xxxxMixxx - New Podcast Up #FreeLabRadio

Featuring The Impossible Girl, Alesia, Filet Mignon, Vesper Town, G. Jones, Grace Jones, De Hofnar and Sam Feldt, Haywyre, Brigitte Fontaine, Sander van Doorn and more. First broadcast in July 2014 on UK's art-music radio station Resonance104.4FM. 

This Week's Free Lab Radio - xxxMixxx by Fari B

Featuring The Impossible Girl, Alesia, Filet Mignon, Vesper Town, G. Jones, Grace Jones, De Hofnar & Sam Feldt, Haywyre, Brigitte Fontaine, Sander van Doorn  and more.

Broadcasts 104.4FM across London 11-midnight, repeats Wednesday 2am.

Listen online via the ResonanceFM app.

On Twitter @FariBrad #FreeLabRadio

 Facebook for updates and random tracks.

Podcasts below:

This Week's #FreeLabRadio Show - Experiments in Marrakech

Moroccan producer Abdellah M. Hassak presents a bespoke one hour mix for FreeLabRadio; DUBOSMIUM in Marrakech.

Using field recordings he has made in his country, samples and electronically produced sounds, Hassak's work, produced under the name DUBOSMIUM, is smoothly put together and unique.
Hassak is an active proponent of the Free Culture Movement and runs free workshops in Casablanca with a team of cultural activists. 

We first fell for his mix Carnival in Casbah which as soundscapes go (we've listened to so many over the years), is a great piece of work and naturally for Hassak, free to download.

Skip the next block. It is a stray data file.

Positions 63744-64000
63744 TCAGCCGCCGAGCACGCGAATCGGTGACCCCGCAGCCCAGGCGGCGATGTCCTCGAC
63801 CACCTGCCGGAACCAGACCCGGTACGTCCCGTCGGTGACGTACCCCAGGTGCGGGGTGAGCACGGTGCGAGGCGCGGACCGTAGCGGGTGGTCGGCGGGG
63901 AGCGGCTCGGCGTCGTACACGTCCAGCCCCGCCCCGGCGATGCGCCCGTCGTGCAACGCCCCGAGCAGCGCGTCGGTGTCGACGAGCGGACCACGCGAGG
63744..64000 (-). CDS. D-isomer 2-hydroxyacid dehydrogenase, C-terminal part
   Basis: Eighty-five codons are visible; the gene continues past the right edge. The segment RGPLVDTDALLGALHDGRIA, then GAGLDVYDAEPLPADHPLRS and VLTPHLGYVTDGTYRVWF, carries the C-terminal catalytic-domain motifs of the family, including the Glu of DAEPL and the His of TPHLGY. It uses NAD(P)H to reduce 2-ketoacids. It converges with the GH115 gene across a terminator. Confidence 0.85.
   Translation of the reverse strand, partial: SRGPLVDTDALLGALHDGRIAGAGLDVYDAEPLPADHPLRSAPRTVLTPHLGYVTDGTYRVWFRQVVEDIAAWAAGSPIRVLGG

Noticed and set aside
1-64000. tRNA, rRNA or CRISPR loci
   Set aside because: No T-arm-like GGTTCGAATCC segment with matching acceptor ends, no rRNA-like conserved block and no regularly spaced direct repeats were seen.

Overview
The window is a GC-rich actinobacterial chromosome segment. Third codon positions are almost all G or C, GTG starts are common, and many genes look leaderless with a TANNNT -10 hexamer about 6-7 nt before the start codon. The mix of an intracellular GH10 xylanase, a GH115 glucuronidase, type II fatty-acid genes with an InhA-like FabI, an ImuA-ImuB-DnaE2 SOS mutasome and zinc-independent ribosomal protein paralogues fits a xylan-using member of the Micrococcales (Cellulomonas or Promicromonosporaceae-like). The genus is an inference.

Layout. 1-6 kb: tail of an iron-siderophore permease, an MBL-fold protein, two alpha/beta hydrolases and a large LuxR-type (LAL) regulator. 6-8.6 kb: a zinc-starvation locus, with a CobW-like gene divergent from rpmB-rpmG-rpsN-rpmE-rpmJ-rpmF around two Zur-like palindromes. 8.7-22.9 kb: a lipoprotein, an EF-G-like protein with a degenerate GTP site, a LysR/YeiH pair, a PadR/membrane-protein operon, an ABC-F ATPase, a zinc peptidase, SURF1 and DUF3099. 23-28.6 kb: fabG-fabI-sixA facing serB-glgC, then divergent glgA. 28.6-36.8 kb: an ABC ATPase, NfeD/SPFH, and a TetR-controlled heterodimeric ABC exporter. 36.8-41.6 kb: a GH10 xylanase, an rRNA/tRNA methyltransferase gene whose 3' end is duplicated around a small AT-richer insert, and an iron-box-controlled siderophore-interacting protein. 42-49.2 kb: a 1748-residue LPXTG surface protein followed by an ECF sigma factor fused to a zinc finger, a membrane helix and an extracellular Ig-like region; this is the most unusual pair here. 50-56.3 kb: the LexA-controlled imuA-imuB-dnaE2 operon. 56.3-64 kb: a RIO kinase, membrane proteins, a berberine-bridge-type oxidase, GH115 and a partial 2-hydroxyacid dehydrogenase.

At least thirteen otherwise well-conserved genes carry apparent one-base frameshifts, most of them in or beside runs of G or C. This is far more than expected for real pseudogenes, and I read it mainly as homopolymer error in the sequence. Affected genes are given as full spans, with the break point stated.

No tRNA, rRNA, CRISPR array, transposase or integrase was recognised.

This Week's Free Lab Radio Show - Remember Me

This week's show is a progression from last week's mix, for long summer car journeys. 

This week it's all about singing along to lyrics in the car. A mix of obscure and guilty pleasures, lyric-laden tracks for the discerning listener who sings in the shower, the car, in their head as they walk down the street...

The Overheated Motor mix is available for free download below, currently. Grab it!

Listen in at 11-midnight (BST) on 104.4FM in London or online otherwise. Repeats Wednesday 2am.

Formidable. Papoutai by Stromae.

One of our favourites tracks from this week's Free Lab Radio mix is a remix which features Belgian singer-songwriter Stromae. 
Papaoutai is a forceful track sung from the perspective of a child whose father was never home. The refrain "Ou ton Papa? Tell me where you father is?" is what people constantly asked the singer at school and as a child in Belgium, as Stromae's father died in the Rwandan Genocide where of course Belgium was the last colonial power.
We've found a translation of the lyrics below. "Everyone's knows how to make babies but they don't all know how to be fathers." The choreography is amazing, especially at 2' when the kid learns to adopt the dance and when the kids lead.

Although there are elements of Eurotrash in Stromae's musical production (well, Belgium), the minimalism and the elements of African influence, which are also echoed in the videos and costumes, more than make up for it. For elements of thism see his latest track Ta Fete (slang for 'your day') and for his satirical play on Belgian identity and attitude to sex, check out Moules Frites.

Are we sure he has a sense of hunour? Of course, look at his entrance to the NRJ Music Awards. His strongest work? Tous les mêmes without a doubt. It's moving into another realm of treatment of subject matter and drawing on traditions in music and performance that will eventually make his work classic. Oh yes, the English translation.

I Dream of Wires.

Songs that influence.

"We opened doors by thinking

We went to sleep by dialing o
We drove to work by proxy
I plugged my wife in, just for show."